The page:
The underemployment rate is rising
Don't be fooled by the relatively low 4.8% unemployment rate. Other measures, such as the number of people only working part-time, are a sign of recession.
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NEW YORK (CNNMoney.com) -- An unemployment rate at 5% used to be called full employment. Today it's considered the sign of a recession.
When the Labor Department gives its March employment report Friday, it's important to keep in mind that the relatively low unemployment rate isn't telling the whole story about the weakness of the U.S. labor market.
Economists surveyed by Briefing.com are forecasting a loss of 50,000 jobs from the nation's payrolls in the month. That would mark the third straight month of job declines.
The unemployment rate is expected to jump to 5.0% from 4.8% in February.
But some economists point to other readings, which show that the market is much weaker than the unemployment rate would suggest.
More part-time work, less full-time positions
For one, there has been an increasing number of people who want to work full time who are only able to find part-time jobs.
There is also a rise in the number of those who have stopped looking for jobs because they've become discouraged by the weak market. Finally, there has been a decline in the number of employees working as independent contractors.
"You do see indicators of a softer market than just the raw [unemployment] numbers," said Bill DeMario, chief operating officer of Ajilon Professional Staffing, a unit of staffing giant Adecco. "To some degree, we've already experienced some of the impact of a slowing economy."
According to the February jobs report, there were 565,000 more part-time workers who wanted full-time jobs than a year ago. That's a 21.1% jump in the number of those who are under-employed.
In addition, a rapidly increasing number of people are being forced to take more than one job. There were 161,000 more workers in February who held more than one part-time job than there were in January. One economist said this is a further indication of how bad the market is.
"Basically, this is a sign that we're in a recession," said David Wyss, chief economist for Standard & Poor's.
Wyss said another sign of the weakened market is the steady decrease in the past year in the number of temporary employees in the business and professional services sectors. There has been a loss of more than 100,000 jobs in this category in the past 12 months.
"This is a leading indicator, since these are very often the first employees cut," said Wyss.
Jobs market worse than it seems
With all this in mind, the headline unemployment rate might not be the best way to judge how the overall labor market is doing.
That's because the unemployment rate calculates only the percentage of workers who describe themselves as unemployed, divided by the number of those potential workers counted in the labor force. So under-employed people don't show up as unemployed.
Also not showing up as unemployed are those who want a job but are no longer counted as being in the labor force for a variety of reasons. The number of people fitting this category rose by more than a half-million between November and February.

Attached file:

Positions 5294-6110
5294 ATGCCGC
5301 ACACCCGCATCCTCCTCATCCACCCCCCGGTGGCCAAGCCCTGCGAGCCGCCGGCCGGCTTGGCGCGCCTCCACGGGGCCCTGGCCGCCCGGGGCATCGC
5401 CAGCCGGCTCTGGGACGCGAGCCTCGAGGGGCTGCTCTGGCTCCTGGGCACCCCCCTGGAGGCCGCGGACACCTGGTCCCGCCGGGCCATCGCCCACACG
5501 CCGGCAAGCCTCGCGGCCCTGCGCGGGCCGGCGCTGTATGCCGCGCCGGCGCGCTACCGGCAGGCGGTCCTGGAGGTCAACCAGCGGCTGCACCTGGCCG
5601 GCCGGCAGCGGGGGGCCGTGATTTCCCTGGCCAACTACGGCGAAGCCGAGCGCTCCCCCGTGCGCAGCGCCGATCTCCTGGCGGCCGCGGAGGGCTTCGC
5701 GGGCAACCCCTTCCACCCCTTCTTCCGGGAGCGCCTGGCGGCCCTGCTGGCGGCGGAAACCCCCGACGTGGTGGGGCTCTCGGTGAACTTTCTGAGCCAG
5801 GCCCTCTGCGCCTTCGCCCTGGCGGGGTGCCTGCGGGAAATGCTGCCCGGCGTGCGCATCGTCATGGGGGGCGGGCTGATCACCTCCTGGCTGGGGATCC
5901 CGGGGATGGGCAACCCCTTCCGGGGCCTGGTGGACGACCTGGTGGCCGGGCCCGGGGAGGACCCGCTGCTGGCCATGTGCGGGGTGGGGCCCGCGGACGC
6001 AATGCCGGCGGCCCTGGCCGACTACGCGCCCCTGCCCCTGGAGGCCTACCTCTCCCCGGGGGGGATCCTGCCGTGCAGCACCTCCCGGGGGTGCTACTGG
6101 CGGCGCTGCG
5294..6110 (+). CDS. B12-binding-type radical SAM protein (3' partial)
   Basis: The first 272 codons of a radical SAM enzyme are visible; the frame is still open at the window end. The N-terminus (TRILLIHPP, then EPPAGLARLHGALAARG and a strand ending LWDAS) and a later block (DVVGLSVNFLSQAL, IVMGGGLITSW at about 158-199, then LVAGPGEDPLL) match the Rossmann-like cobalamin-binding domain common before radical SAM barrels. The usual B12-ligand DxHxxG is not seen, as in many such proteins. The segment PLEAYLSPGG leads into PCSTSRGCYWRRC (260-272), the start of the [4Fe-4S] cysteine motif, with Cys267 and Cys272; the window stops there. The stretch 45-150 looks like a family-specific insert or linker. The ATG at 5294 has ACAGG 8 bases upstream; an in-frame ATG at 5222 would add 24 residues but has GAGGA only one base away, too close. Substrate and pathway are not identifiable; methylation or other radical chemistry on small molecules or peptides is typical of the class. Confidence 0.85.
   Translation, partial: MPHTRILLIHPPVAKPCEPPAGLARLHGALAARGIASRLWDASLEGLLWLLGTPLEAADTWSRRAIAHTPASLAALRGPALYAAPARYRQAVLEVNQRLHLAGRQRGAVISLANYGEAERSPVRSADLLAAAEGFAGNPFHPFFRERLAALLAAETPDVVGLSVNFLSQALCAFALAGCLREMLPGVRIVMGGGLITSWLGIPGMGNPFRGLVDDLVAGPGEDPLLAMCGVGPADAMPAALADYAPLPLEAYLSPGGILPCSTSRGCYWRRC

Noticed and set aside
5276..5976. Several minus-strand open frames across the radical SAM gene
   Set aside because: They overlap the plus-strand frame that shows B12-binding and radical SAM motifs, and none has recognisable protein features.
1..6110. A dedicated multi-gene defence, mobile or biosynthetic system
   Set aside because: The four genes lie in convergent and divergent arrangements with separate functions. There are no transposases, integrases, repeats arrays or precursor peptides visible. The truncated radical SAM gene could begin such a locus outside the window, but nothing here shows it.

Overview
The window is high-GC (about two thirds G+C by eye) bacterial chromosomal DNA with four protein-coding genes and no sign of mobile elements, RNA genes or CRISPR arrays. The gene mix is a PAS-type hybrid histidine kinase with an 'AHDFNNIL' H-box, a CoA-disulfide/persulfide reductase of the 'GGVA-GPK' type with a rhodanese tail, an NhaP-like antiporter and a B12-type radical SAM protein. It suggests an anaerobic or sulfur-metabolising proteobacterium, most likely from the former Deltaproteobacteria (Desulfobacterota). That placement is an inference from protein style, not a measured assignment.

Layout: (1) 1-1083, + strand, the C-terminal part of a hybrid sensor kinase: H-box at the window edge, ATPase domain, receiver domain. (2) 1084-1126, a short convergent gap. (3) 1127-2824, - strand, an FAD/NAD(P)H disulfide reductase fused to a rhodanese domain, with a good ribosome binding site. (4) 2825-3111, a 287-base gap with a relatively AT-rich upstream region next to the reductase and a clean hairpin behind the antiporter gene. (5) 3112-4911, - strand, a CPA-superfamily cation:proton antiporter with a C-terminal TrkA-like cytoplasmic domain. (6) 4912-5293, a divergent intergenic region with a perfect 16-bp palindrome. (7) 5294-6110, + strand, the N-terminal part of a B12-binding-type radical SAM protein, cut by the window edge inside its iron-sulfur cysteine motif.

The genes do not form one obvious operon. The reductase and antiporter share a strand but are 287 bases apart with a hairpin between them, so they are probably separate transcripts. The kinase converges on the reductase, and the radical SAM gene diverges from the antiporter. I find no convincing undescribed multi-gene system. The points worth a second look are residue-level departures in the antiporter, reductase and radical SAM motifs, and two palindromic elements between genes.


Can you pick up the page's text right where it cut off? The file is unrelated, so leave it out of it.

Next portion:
And if you look at the number of people out of work in addition to part-time workers who want full-time jobs as well as people not searching for a job at the moment, a far more alarming picture emerges.
Keith Hall, the commissioner of the Bureau of Labor Statistics, which prepares the monthly jobs reports, said in Congressional testimony last month that this broader measure stood at 8.9% in February, up from 8.1% a year ago.
"We've clearly had a broad weakening in the labor market," Hall said.
Don't forget contract workers
What's more, the somewhat confusing way that the government collects data about the job market may also mask how bad conditions are right now.
The unemployment rate is calculated by a survey taken among members of the general public, the so-called household survey. But the payrolls number is derived from a survey of employers.
The household survey shows the number of job losses over the past three months was 654,000 compared to a loss of only 44,000 jobs according to the payroll survey during the same period.
Wyss said part of the reason for the bigger job loss in the household survey is that contract workers, those who are independent contractors, are not counted as having a job in the payroll number. But they are reflected as having a job in the household survey.
So it's not surprising that employers looking to cut labor expenses might trim contract workers first, Wyss said, since they don't have as many severance costs and unemployment benefits to pay when they do so.
DeMario agrees that employers have been quicker to cut back on the use of contract employees in the face of a looming economic slowdown.
"That is a typical reaction," he said. "We have clients that were fairly robust users [of contract workers] in 2006 discontinue usage almost completely by the third quarter of 2007."